9 takeaways from Bill Gates' speech at the expanded NEC summit in Nigeria

Gates said Nigerian government's execution plan focuses more on physical capital over human capital which doesn't fully reflect people’s needs

Gates stated this during his speech at the special session of the expanded National Economic Council meeting held at the old Banquet Hall of the Presidential Villa, Abuja on Thursday, March 22, 2018, with the theme "Role of human capital investment in supporting pro-poor and economic growth agenda.”

He said to anchor the Nigerian economy over the long term, investments in infrastructure and competitiveness must go hand in hand with investments in people.

“People without roads, ports, and factories can’t flourish. And roads, ports and factories without skilled workers to build and manage them can’t sustain an economy.”

“I urge you to apply this thinking to all your investments in your people. The Nigerian government’s Economic Recovery and Growth Plan identify investing in our people as one of three strategic objectives."

“But the execution priorities don’t fully reflect people’s needs, prioritising physical capital over human capital", the Microsoft founder said.

Here are 9 essential takeaways from Bill Gates' speech at the expanded NEC summit in Abuja, Nigeria:

1. Nigeria is one of the most dangerous places to give birth, rated worst in maternal mortality in the world only ahead Sierra Leone, Central African Republic and Chad

2. Nigerian government's execution plan prioritises physical capital over human capital which doesn't fully reflect people’s needs.

3. The Nigerian primary health care system is not adequately funded, Gates ask political leaders and government officials to spend one hour at a health Centre in the next month – to see how the system can be improved - and how much good it will do when it is.

4. The agricultural sector is a pillar of the Nigerian economy, it nourishes most Nigerians and supports half the population, especially the poorest. The sector accounts for a large proportion of the GDP, and during the oil price collapse and recession, it helped cushion the economy. But it still has a lot of potentials to grow.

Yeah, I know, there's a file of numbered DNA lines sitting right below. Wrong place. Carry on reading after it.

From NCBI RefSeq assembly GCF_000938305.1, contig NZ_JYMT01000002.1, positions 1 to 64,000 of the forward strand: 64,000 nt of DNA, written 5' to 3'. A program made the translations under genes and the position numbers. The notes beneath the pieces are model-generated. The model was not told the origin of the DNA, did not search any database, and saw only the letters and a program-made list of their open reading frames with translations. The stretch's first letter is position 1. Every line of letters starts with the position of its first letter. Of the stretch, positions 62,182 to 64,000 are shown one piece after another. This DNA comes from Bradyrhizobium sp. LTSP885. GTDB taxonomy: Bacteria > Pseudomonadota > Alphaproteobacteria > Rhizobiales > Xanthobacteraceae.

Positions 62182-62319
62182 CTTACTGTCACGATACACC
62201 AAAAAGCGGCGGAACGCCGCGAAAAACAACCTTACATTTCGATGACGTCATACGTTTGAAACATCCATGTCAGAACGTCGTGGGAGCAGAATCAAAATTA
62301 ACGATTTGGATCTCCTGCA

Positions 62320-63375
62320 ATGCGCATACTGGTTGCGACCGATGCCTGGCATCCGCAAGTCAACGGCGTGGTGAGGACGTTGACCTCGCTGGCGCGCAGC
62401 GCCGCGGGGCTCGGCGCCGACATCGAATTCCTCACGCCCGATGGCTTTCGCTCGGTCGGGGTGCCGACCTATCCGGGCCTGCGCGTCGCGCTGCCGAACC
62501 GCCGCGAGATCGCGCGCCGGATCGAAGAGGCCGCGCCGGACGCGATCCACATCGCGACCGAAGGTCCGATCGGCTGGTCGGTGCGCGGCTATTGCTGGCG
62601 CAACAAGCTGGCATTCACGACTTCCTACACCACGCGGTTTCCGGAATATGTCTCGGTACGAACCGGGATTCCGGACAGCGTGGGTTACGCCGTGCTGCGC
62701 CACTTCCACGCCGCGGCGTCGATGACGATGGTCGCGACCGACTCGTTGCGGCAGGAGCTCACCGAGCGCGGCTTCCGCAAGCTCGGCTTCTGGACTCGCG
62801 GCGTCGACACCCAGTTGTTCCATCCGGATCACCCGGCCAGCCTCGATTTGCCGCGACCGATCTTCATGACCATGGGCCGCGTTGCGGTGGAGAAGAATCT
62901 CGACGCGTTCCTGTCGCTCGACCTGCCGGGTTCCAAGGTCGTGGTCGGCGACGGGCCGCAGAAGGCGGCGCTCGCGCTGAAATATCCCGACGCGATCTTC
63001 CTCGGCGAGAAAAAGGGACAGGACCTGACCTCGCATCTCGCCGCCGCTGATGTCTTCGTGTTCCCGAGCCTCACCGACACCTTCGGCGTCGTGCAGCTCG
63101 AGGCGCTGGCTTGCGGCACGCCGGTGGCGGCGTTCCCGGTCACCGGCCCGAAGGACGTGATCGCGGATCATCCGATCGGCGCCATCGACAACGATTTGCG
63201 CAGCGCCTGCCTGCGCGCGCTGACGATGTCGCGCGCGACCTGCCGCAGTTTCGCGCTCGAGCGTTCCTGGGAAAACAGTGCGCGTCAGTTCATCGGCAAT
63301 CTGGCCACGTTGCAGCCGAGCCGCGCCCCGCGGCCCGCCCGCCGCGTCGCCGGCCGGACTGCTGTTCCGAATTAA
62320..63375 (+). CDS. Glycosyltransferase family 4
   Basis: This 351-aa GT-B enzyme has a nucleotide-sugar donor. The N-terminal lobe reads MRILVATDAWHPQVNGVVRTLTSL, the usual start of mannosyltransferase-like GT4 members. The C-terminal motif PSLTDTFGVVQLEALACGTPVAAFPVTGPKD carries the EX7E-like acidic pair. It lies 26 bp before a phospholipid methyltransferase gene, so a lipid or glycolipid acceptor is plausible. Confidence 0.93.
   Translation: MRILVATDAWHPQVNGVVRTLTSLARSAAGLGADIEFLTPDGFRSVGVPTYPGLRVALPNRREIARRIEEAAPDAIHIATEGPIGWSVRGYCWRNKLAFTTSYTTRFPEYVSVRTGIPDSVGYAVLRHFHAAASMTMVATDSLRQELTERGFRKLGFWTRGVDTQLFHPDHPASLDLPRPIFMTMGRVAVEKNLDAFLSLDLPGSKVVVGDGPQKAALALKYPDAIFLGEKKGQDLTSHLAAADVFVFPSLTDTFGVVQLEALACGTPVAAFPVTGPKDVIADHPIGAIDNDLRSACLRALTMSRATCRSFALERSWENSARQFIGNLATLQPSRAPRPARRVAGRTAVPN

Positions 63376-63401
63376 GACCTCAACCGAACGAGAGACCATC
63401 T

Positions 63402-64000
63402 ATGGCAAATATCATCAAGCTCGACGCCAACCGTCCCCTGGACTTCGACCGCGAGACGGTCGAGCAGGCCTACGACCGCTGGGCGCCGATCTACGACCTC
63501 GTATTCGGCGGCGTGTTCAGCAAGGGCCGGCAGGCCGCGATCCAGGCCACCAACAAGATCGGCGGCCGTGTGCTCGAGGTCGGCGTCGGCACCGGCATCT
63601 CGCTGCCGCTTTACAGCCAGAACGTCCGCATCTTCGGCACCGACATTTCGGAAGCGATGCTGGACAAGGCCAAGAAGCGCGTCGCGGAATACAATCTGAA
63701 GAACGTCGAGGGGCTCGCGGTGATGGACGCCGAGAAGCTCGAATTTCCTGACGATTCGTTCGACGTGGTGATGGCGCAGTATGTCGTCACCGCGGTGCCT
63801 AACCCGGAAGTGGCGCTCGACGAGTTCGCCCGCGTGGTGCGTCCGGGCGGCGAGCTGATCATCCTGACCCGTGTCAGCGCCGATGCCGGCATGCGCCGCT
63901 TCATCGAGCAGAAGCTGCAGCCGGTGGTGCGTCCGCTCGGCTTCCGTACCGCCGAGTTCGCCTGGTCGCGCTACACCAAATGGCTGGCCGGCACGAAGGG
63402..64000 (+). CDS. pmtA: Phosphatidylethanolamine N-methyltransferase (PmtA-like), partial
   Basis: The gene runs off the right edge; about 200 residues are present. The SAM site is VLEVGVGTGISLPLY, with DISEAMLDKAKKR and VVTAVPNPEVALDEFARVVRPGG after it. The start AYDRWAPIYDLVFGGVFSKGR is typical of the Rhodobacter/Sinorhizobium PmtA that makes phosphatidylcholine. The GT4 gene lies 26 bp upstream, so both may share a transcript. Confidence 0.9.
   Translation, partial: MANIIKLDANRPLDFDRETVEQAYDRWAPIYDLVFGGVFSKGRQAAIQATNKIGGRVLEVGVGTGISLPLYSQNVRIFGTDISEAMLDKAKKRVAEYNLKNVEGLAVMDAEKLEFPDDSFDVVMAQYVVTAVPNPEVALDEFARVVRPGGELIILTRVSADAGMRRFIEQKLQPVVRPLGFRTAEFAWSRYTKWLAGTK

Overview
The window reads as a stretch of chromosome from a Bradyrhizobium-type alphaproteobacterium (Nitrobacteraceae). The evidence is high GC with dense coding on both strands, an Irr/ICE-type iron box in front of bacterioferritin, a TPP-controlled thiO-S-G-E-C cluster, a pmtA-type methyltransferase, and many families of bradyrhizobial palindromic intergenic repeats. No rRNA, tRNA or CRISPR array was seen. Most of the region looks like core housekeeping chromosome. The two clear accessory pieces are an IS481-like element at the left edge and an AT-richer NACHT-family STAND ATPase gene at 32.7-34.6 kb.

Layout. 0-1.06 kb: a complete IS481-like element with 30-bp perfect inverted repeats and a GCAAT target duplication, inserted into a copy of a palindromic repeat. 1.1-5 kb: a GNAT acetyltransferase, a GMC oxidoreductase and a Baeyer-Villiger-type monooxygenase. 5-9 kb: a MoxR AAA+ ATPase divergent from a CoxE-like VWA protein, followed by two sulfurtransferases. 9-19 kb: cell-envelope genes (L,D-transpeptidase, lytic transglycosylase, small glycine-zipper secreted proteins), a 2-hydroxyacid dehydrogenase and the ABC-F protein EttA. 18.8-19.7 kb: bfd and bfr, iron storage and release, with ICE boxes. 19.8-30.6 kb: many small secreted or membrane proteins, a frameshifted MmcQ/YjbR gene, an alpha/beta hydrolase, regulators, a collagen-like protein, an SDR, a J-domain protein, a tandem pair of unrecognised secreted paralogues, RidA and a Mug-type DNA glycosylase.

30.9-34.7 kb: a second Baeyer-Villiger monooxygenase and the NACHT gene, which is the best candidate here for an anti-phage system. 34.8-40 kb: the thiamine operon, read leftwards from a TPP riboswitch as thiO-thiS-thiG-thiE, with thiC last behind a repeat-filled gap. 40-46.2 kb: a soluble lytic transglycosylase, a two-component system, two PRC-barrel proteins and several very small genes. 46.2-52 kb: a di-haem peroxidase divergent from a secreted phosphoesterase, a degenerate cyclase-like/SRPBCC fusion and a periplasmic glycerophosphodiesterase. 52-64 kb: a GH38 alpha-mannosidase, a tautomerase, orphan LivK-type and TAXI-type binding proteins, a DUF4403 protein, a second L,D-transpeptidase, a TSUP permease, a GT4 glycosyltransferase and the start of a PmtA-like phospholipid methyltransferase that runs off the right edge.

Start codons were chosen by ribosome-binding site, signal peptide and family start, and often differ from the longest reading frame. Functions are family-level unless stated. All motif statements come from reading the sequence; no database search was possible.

5. Available statistics still showed that the country “still looks like a low-income country," but if drams and ambitions are alive, Nigeria will rapidly approach upper middle income status, like Brazil, China, and Mexico.

6. Growth is not inevitable. Nigeria has unmatched economic potential, but what becomes of that potential depends on the choices you make as Nigeria's leaders.

7. Nigeria should prioritise health and education, continue to open up opportunities in the agriculture and micro enterprise sectors, as it is in the ERGP, creating the conditions where Nigerians can reach their goals while adding value to the economy - the win-win scenario

8. Nigeria's government revenue as a percentage of its GDP is by far the lowest in the world, at 6 percent. That makes investing in your people difficult. The next lowest country, Bangladesh, collects 10 percent of its GDP. Gates said the country should brush up to second-to-last in the world, to have an extra $18 billion to budget.

9. Nigeria's economy tomorrow depends on improving its schools today - and the epidemic of chronic malnutrition of children in Nigeria is a huge blow to the economy, stressing that one in three children is chronically malnourished, which is a tragedy.

Meanwhile, Prof Yemi Osinbajo, Nigeria's Vice President, who presided over the NEC meeting said investing in people is a primary aspect of President Muhammadu Buhari's Economic Recovery Growth Plan.

Responding to Gates' submissions, Osinbajo noted the government was aware that people are critical to driving the economy which is why the administration is currently doing everything possible to improve the basic infrastructural elements that enhance proper human life.

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